You can then use your library in any subsequent project. Put these in a new directory and create a new CMakeLists.txt for them.

You will want something like,

#include find modules
set(CMAKE_MODULE_PATH ${CMAKE_MODULE_PATH} "${CMAKE_SOURCE_DIR}/cmake/Modules/")

project (MSI-project-1)

find_package(MSILibrary REQUIRED)
IF(MSILibrary_FOUND)
  include_directories(${MSILibrary_INCLUDE_DIRS} 
ENDIF(MSILibrary_FOUND )


target_link_libraries (MSI-project-1 ${MSILibrary_LIBRARIES})
install (TARGETS MSI-project-1 DESTINATION bin)

Now all you need to do is help cmake find you library. You can include a module for this. In the file ./cmake/Modules/FindMSILibrary.cmake type something like:

# - Try to find MSILibrary library
# Once done, this will define
#
#  MSILibrary_FOUND - system has MSILibrary
#  MSILibrary_INCLUDE_DIRS - the MSILibrary include directories
#  MSILibrary_LIBRARIES - link these to use MSILibrary

## Google this script (I think its fairly standard, but was not bundled with my CMAKE)   - it helps find the macros.
include(LibFindMacros)

# Dependencies
libfind_package(MSILibrary)

# Use pkg-config to get hints about paths
libfind_pkg_check_modules(MSILibrary_PKGCONF MSILibrary)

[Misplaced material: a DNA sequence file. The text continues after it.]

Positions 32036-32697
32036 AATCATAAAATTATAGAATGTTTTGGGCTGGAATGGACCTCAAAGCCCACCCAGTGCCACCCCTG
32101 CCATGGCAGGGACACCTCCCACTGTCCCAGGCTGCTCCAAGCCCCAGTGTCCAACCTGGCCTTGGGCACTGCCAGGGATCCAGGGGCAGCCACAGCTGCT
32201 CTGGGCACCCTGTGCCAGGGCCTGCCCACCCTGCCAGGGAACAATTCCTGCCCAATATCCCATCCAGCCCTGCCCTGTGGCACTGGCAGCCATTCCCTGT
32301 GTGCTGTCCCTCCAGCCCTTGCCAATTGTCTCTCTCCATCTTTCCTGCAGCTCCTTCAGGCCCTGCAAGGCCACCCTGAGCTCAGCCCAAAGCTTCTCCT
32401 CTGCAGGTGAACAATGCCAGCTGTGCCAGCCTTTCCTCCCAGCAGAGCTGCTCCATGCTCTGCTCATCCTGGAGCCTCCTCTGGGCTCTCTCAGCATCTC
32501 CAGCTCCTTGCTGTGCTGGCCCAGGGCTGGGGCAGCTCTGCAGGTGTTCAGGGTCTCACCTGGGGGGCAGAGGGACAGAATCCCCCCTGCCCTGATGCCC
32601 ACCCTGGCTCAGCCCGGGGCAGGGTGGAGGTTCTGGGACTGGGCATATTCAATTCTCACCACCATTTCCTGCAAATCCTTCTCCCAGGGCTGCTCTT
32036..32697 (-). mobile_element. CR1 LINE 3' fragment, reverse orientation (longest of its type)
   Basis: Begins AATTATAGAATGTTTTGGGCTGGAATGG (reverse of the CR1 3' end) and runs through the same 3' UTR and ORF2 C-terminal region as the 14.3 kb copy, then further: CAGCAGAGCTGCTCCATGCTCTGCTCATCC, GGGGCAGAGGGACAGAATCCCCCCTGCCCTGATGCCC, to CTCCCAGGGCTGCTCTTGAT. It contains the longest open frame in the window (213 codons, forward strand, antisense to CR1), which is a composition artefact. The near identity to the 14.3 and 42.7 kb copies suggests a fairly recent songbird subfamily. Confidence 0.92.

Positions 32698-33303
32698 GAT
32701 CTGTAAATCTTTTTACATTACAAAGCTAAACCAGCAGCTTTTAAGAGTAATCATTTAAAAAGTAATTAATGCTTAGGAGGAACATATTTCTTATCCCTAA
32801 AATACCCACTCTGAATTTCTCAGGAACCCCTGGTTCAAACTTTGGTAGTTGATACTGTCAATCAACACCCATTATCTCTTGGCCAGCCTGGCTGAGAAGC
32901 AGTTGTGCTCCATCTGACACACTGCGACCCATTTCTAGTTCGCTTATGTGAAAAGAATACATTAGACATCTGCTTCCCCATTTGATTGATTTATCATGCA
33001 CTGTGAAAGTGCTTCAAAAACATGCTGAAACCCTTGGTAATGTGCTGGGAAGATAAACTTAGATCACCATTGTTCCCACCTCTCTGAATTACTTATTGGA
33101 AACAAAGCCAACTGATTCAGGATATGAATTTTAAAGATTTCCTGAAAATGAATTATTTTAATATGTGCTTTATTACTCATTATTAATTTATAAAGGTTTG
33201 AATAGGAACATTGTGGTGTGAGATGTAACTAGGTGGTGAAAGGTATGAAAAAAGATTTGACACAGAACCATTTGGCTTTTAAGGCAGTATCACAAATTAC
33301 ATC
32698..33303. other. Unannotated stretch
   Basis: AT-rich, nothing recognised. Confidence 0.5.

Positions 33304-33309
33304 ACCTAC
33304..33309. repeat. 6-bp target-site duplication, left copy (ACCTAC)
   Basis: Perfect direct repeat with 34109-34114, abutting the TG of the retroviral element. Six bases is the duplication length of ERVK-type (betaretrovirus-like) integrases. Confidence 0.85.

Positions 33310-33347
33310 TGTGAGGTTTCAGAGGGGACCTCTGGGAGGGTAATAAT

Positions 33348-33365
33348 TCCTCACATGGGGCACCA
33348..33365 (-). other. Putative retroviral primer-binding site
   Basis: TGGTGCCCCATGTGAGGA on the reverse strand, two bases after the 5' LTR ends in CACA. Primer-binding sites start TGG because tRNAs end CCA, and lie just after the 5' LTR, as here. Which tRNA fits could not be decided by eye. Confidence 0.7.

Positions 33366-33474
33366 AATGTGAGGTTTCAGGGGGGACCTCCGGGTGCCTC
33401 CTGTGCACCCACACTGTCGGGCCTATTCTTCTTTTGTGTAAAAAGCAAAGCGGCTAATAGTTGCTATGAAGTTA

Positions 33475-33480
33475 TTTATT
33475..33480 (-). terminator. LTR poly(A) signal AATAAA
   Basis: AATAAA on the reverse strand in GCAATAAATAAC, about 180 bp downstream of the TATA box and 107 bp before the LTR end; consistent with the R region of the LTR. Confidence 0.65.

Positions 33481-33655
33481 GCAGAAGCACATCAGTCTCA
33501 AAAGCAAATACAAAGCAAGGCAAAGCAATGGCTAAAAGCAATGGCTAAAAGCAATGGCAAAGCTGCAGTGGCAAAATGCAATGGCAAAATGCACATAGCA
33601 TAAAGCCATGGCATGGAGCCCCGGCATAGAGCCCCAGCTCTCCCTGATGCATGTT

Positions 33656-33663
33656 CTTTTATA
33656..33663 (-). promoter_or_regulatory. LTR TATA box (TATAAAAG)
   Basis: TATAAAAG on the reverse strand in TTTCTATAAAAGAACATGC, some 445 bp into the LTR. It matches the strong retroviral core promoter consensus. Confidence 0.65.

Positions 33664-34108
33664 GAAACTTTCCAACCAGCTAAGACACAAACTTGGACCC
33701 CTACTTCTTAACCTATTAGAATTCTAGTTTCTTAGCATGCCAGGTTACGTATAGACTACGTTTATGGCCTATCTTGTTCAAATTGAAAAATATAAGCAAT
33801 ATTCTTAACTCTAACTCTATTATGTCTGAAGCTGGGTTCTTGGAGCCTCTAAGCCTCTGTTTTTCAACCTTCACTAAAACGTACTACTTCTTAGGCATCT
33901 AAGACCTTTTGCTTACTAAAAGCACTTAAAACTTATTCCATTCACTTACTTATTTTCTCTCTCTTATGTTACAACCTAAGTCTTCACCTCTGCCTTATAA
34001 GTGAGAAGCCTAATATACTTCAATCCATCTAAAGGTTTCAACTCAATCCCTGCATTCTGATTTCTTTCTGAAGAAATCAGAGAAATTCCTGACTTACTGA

# Include dir
find_path(MSILibrary_INCLUDE_DIR
  NAMES MSI.hpp
  PATHS ${MSI_Library_PKGCONF_INCLUDE_DIRS} 
)

# Finally the library itself
find_library(MSILibrary_LIBRARY
  NAMES MSILibrary 
  PATHS ${MSILibrary_PKGCONF_LIBRARY_DIRS} 
)

# Set the include dir variables and the libraries and let libfind_process do the rest.
# NOTE: Singular variables for this library, plural for libraries this this lib depends on.
set(MSILibrary_PROCESS_INCLUDES MSILibrary_INCLUDE_DIR MSILibrary_INCLUDE_DIRS)
set(MSILibrary_PROCESS_LIBS MSILibrary_LIBRARY MSILibrary_LIBRARIES)
libfind_process(MSILibrary)

That should be it.

EDIT:

If you really want to package your applications with your library (perhaps some example applications), then you can do something like so:

In your root CMakeLists.txt

cmake_minimum_required (VERSION 2.6)
project (MSIProject)

# The version number.
set (MSIProject_VERSION_MAJOR 0)
set (MSIProject_VERSION_MINOR 1)
set (MSIProject_PATCH_LEVEL 3 )

# project options
OPTION( BUILD_SHARED_LIBS "Set to OFF to build static libraries" ON )
OPTION( BUILD_EXAMPLES "Set to OFF to skip building the examples" ON )

# Put the libaries and binaries that get built into directories at the
# top of the build tree rather than in hard-to-find leaf
# directories.
set(CMAKE_LIBRARY_OUTPUT_DIRECTORY ${CMAKE_BINARY_DIR}/lib)
set(CMAKE_ARCHIVE_OUTPUT_DIRECTORY ${CMAKE_BINARY_DIR}/lib)